nuclear energy

Building A Way Out: Better Building Codes Mean Less Energy Consumption

An important commentary by DailyKos diarist gmoke hit the Diary Rescue list last night.  The piece was essentially conveying the review of the Waxman-Markey bill (H.R. 2454: American Clean Energy and Security Act of 2009). In particular, the diarist and the source article he quotes from (Architecture 2030's review of the bill here -- PDF alert!) speak specifically about the importance of Section 201:

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Architecture 2030 analyzed the Waxman-Markey climate bill (H.R. 2454: American Clean Energy and Security Act of 2009) and really likes Section 201 which covers energy building codes because buildings are responsible for

  • 50.1% of total annual U.S. energy consumption
  • 49.1% of total annual U.S. GHG emissions
  • 74.5% of total annual U.S. electricity consumption
  • most of the projected 7.34 QBtu increase in U.S. electricity consumption by 2030

Section 201 strengthens building codes so that by 2010 buildings will be 30% below the baseline energy code (IECC 2006 and ASHRAE 90.1-2004), increases that to 50% below the baseline energy code by 2014-2015, and adds an additional 5% reduction every three years after, out to 2029-2030.

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Whereas the 100 nuclear power plants only act as a replacement energy source, the updated building energy codes of Section 201 actually reduce energy consumption, eliminating the need for more plants. The codes also achieve more than six times the emissions reductions as 100 nuclear power plants. The codes accomplish all of this at a fraction of the cost.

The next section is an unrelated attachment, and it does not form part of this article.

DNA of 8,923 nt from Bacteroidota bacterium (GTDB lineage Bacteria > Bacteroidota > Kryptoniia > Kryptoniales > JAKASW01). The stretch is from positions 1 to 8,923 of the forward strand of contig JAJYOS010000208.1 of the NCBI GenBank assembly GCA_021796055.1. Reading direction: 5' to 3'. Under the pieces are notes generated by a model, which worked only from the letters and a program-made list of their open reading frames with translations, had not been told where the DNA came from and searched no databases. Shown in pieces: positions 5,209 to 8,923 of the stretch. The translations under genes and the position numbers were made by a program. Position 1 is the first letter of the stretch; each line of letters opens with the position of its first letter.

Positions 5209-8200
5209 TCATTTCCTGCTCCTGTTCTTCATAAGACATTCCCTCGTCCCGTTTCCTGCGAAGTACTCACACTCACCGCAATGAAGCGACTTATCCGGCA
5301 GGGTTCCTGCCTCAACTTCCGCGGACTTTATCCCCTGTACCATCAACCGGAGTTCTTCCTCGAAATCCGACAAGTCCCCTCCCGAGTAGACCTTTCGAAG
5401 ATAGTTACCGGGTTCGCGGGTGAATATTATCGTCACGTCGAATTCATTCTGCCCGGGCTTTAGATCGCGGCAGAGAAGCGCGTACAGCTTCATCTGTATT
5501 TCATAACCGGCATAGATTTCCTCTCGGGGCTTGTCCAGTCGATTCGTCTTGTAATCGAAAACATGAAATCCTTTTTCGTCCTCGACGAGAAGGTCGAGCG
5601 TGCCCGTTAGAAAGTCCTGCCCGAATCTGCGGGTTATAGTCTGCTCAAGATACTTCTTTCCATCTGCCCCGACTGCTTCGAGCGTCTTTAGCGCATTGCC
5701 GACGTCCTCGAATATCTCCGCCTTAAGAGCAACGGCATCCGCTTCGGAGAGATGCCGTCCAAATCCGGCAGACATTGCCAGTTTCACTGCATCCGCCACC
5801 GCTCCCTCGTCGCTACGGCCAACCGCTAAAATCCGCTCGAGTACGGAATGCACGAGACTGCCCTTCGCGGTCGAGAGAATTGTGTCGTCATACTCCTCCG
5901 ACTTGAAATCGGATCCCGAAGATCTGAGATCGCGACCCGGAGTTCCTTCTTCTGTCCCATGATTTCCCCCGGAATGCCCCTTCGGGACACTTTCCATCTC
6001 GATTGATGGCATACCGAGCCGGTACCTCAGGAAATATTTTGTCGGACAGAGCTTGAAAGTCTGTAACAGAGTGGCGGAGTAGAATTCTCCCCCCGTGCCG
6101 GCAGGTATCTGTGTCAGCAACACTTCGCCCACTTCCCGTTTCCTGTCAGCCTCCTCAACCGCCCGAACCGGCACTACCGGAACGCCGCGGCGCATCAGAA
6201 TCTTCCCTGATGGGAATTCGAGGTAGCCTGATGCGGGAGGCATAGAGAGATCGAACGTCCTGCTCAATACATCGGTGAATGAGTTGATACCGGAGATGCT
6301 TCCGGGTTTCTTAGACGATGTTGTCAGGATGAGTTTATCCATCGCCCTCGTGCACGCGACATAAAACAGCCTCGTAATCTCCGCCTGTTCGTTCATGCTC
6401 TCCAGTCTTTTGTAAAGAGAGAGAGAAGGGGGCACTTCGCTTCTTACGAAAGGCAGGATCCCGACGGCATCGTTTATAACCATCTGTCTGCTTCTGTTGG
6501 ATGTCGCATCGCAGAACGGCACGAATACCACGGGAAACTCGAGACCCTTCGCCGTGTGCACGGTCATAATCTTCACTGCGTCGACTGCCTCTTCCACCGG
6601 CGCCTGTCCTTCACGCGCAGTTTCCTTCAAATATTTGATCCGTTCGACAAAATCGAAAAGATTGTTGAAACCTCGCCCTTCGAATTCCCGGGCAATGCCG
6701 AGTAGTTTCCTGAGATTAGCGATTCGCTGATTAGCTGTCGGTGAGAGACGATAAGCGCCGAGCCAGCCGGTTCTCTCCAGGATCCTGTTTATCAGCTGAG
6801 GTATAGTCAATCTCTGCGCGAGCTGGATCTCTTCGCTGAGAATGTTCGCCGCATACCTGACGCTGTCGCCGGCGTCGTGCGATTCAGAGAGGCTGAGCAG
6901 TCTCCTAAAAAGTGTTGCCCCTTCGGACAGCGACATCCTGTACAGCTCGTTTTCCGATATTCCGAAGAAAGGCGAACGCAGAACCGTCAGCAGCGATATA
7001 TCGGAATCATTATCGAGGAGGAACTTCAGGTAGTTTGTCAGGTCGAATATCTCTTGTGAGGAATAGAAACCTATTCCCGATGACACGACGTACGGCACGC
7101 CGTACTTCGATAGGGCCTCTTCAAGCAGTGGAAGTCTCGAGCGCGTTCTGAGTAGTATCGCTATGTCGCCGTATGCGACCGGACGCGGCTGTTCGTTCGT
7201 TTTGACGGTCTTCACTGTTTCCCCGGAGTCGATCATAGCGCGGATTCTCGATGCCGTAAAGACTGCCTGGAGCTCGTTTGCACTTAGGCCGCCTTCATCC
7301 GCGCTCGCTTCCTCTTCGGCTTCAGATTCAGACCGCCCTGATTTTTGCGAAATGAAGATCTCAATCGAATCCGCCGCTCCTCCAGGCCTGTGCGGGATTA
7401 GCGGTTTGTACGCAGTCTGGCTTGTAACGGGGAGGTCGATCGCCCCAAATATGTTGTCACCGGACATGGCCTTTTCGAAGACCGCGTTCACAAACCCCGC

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It appears that simply by being smarter about how we build our homes, businesses and various other structures, we can reduce our energy consumption and thus have a seriously positive effect on reducing GHGs as well as impacting energy and environmental goals.

Good to know.

1300 Fly Coal Ash Dumps around the Country and More

Originally posted 2009-01-08 03:30:12 -1000 - bumped by roxy

In connection to my last diary, I stumbled across this today in the New York Times:

"The coal ash pond that ruptured and sent a billion gallons of toxic sludge across 300 acres of East Tennessee last month was only one of more than 1,300 similar dumps across the United States — most of them unregulated and unmonitored — that contain billions more gallons of fly ash and other byproducts of burning coal.

The Joy of Cooking Intelligence

If an intelligence officer brought me a report that read like the latest National Intelligence Estimate on Iran, he'd be picking it out of his next morning's constitutional. That NIE was one of the worst compendiums of unsupported summary judgment statements I've ever seen. Good golly; Charles Krauthammer supports his opinions better than that.